While I didn't really enjoy reading this book I received via First Reads, it wasn't a bad book. Nothing about it made me want to walk away from it, but neither did anything really beg for me to continue. Reading through to the end just seemed the easiest thing to do.
Small business owner Mark Nolan has just had his life hit a giant bump in the road. Not only has his sister just died unexpectedly in a car accident, but he's also been named as the guardian of his six year-old niece, Holly. Since raising a little girl in a one-bedroom condo isn't possible, he's also moved in with his brother in a large fixer-upper Victorian on a vineyard. To top it all off, Holly has stopped speaking to anyone in the wake of her mother's death. Clearly, Mark has his hands full.
Maggie Conroy is a fellow business owner in their small island community off the coast of Seattle. Unlike Mark, she didn't grow up there, having just moved in a few months ago to open a toy store. She's decided to move somewhere new and start fresh after her husband's death from cancer just a few years ago. Very much Mark's opposite in many ways - as whimsical as he is realistic, from a large, close family as opposed to his smaller, acrimonious one - he's completely captivated by her and her ability to coax Holly out of her silent shell. Maggie herself is drawn to Mark's quiet calm and good looks, though she declares him off-limits since he's involved with someone else and she's unwilling to risk her heart so soon after her husband's death.
All of this is a really great set-up for a book. Clearly you can see how straitlaced Mark, wary of marriage and commitment after living through his parents' contentious relationship, would be attracted to the fanciful toy store owner from a big, happy family. It makes sense that younger sibling Maggie would find herself drawn to the quiet, serious and responsible older brother in Mark. What Kleypas failed to do, however, is to take these excellent character sketches and wonderful plot concept and make it come alive as a story.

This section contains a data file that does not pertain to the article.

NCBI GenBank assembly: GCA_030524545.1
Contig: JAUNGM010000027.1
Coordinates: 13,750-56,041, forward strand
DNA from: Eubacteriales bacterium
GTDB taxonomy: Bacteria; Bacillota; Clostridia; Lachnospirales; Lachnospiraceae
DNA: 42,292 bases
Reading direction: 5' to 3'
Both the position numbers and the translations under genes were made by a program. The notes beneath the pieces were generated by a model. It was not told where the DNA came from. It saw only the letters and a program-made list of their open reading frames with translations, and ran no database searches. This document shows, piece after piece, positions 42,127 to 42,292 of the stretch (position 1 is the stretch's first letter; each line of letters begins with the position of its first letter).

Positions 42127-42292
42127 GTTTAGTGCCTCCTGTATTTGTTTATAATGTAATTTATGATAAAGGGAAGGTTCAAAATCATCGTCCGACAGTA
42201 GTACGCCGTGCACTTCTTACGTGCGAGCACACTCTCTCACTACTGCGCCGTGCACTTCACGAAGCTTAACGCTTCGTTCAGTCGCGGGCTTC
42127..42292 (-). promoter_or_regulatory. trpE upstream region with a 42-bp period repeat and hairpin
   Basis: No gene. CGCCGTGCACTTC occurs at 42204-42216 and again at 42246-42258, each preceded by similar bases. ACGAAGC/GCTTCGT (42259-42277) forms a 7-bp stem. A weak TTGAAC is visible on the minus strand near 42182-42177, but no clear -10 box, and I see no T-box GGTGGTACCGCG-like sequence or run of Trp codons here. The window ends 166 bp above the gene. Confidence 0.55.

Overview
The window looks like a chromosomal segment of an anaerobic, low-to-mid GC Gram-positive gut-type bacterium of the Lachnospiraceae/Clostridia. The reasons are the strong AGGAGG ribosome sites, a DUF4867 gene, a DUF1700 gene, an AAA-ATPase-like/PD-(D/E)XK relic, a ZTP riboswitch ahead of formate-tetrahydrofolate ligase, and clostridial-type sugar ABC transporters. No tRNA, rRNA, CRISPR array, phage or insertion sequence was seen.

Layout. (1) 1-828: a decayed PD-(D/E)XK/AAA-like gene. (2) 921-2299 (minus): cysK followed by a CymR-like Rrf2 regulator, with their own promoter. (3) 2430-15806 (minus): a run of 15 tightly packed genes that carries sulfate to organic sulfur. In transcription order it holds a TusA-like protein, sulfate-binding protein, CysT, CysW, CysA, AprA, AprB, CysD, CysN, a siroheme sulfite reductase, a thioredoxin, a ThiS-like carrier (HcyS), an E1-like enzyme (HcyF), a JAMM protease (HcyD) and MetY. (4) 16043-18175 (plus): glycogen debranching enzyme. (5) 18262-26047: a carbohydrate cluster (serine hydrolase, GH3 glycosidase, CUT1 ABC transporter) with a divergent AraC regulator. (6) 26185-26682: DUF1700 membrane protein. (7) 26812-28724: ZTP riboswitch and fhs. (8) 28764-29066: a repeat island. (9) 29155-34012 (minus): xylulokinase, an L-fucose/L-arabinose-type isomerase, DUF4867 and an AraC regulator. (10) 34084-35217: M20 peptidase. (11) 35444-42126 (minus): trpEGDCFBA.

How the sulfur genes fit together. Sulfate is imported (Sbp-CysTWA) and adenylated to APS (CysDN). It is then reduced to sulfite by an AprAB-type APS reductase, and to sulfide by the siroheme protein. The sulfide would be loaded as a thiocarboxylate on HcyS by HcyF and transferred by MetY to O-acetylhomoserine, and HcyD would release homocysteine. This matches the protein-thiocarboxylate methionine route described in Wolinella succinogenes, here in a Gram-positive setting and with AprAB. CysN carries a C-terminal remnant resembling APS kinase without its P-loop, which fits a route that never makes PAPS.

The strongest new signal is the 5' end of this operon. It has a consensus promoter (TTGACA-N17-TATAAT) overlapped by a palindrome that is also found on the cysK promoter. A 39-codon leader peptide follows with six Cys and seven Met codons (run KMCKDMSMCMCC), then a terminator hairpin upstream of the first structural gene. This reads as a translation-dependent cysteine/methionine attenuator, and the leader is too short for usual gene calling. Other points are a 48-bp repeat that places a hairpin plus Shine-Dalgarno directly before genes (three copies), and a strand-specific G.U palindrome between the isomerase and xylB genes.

Instead, the characters and action feel a bit lost in the storytelling. I think a big part of the reason for this lies with the book's length. Kleypas generally writes full-length novels and it felt like she just couldn't adjust the pacing to the shorter length. As if she felt she needed to cram in a 90k word novel's worth of background and scenery in a short space, parts of the novel read like a tourist brochure.
"Growing up in the Edgemoor neighborhood of Bellingham, Maggie and her brothers and sisters had explored the trails of Chuckanut Mountain and played along the shores of Bellingham Bay. The quiet neighborhood offered views of both the San Juans and the Canadian mountains. It was also situated next to Fairhaven, where you could browse through unique shops and galleries, or eat at restaurants where the waiters could always tell you about the freshest catch and where it had been bought from."
She names every shop, restaurant and geographical feature the characters come across, no matter how inconsequential to the story it may be. When the characters mention going to the house Mark lives in, either in speech or pov prose, she always spells it out as Rainshadow Vineyard, never simply "home," "the house," "Mark's home," etc. It felt so much like brand marketing that the setting never felt immersive to me.
Then, for all the time she spends on the niggling details of the environment, the romance felt rushed. Some of their encounters felt natural - his visiting her store, their riding the ferry at the same time coincidentally - but as we got closer to the end of the book, they felt more and more contrived. I did a major headshake when, after meeting her once during trick-or-treating with Holly, Mark's brother calls Maggie to help him with a feverish, puking Holly when Mark was away. I know people think Bostonians are cold, but this is calling on a mere acquaintance for something most people would be reluctant to ask an old friend to do. After this, Mark and Maggie go from subtle flirtation and unacknowledged attraction to engagement in less than two months. They go from first sexual encounter, still with Maggie's insistence that it be casual and not a committed relationship, to engaged in just a few days. Their HEA totally was a "Holy shit! I'm at the end of my word count!" sort of thing.
Since my review is almost as long as the book at this point, I'll stuff a sock in it. To sum up, good idea with weak execution. Not bad, but far from her best.